In honour of Valentine’s Day this month, take a trip around the world with love stories that inspire, captivate and enthrall.
Words: Shantini Suntharajah Illustration: Tim Lai
Everyone likes a great love story. Across borders and throughout human history, we’ve been mesmerised by stories of love built on boundless sacrifice, profound honour and unbridled courage. These accounts of enduring adoration and devotion inspire hope that true love will overcome all obstacles and, prevail over overwhelming odds like vehement parental disapproval, ravages of time, uncertainty of war or even, the finality of death.
From India to Egypt, China to the United Kingdom, here are some of the most magnificent love stories in the world. Some are rooted in truth while others are based on legends and folklore but all of them have stirred hearts, captured imaginations and captivated souls through the centuries.
The United Kingdom
Prince Edward & Wallis Simpson
One of the most memorable and shocking romances of all time took place in 1930s Britain, during the short-lived reign of King Edward VIII.
As the eldest son, Prince Edward of Wales ascended the throne when his father, George V passed away in 1936. All would have been well if not for one glaring predicament – Edward was in love with American divorcé, Wallis Simpson.
The British royal family is nothing without its traditions and there is one that is upheld tenuously: No king shall have a divorced woman as his wife. This unbending custom placed Edward in a dilemma. He was caught between his love for Simpson and the regal heritage that he was born to uphold. Despite great efforts, Edward could not convince the royal family or the British government officials to accept Simpson as queen. In December 1936, Edward did something no other king in history had ever done before – he officially abdicated!
The crown passed to his younger brother, George VI, and Edward married Wallis Simpson the following year. The former king lived out his days with his wife, outside the United Kingdom. In a famed speech he delivered on the day of his abdication, Edward openly pronounced his love for Simpson: “I have found it impossible to carry on the burden of responsibility and to discharge the duties of king, as I would wish to do, without the help and support of the woman I love.”
Lady White Snake
The tale of Lady White Snake is one of the most popular love stories from the Orient. It is the story of prevailing love that crosses all borders – even the insurmountable boundary between species.
The story goes that Lady White Snake was an ancient snake with a pure, noble heart and the power to take human form. Lady White had a handmaid and disciple known as Green Maid. The two were very close and often transformed into lovely maidens.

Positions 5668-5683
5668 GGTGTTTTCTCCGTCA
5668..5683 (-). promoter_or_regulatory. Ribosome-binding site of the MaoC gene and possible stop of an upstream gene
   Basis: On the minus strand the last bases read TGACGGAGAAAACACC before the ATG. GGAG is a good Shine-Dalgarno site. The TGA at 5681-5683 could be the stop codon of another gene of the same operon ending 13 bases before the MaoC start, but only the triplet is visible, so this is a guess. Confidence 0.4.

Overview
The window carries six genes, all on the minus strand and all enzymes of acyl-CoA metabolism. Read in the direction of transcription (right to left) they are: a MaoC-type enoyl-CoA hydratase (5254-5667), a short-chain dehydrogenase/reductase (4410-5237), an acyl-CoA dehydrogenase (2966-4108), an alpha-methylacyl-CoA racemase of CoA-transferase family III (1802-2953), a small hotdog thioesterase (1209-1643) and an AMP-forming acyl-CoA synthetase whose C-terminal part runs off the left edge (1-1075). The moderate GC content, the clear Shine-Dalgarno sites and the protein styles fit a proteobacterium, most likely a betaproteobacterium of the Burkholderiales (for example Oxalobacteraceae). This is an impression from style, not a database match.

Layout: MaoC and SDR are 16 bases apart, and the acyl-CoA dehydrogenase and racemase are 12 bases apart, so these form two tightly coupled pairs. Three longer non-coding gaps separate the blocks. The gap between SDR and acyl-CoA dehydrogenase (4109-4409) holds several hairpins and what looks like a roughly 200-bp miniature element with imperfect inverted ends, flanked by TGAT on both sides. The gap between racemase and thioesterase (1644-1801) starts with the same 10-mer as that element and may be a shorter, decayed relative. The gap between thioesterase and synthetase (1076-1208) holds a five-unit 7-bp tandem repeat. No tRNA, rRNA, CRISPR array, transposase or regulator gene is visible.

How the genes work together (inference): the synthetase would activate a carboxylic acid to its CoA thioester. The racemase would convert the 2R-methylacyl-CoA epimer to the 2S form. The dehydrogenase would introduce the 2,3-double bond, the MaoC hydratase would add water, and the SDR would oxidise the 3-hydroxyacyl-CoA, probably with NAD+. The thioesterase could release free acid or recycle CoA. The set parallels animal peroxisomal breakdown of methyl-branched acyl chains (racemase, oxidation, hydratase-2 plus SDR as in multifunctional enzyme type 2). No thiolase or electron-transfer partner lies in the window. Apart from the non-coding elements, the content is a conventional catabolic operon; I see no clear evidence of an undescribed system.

One day, while in human form, Lady White met a mild-mannered scholar and fell deeply in love with him. The couple married and lived happily together until a powerful Buddhist monk named Fa Hai happened to visit their medicine shop. The monk informed Lady White’s husband that she was actually a snake and gave him a potion that would turn her back into a serpent.
The husband, at first disbelieving, decided to give his wife the drink. When he saw her true form, he collapsed and died from shock. In grief, Lady White and Green Maid battled with the mountain gods to procure a magical herb that would resurrect him. The herb worked and Lady White’s husband accepted her again. Eventually, they even had a son together.
In another well-known version of this tale, things don’t end as happily. Against her husband’s will, Fa Hai the monk imprisoned Lady White under a pagoda by a beautiful lake. Centuries go by before she is finally set free by Green Maid, who spent hundreds of years increasing her powers to liberate her beloved Lady White.
Shah Jahan and Mumtaz Mahal
The stunning, white marble monument that is the Taj Mahal was named one of the seven wonders of the world and it is hard to imagine that it is, in reality, a tomb.
Shah Jahan, who lived in the 17th century, was a Mughal Emperor who built the Taj Mahal. He fell in love with Arjunand Banum Begum, a Persian princess, when he was just a boy of 14 and she, a 15-year-old girl. It is believed that it was a case of love at first sight as young Shah Jahan was enamoured the instant he laid eyes on Begum in a bazaar. He then marched straight home to the palace and announced to his father that he would marry the girl he saw at the marketplace.
True to his word, the prince married young Begum five years later. He gave her the title of ‘Mumtaz Mahal’, meaning ‘Jewel of the Palace’ because he believed she was the most beautiful and noblest woman he had ever known. Poets of the time agreed, praising her beauty, grace and compassion in prose.
Custom allowed Shah Jahan to marry more than one and Mumtaz was his third wife, but by all accounts, he had eyes only for his beloved ‘jewel’ with whom he had 14 children. Tragically, the love of his life died giving birth to his last child. At her deathbed, the grief-stricken emperor vowed to build her the greatest mausoleum the world had ever seen. He also vowed never to remarry – a promise he kept until the end of his life.
Those who know this remarkable love story will certainly agree that the magnificence of the Taj Mahal, which took more than two decades to construct, is surpassed only by the everlasting love of the man who built it to honour the life and death of his beloved wife.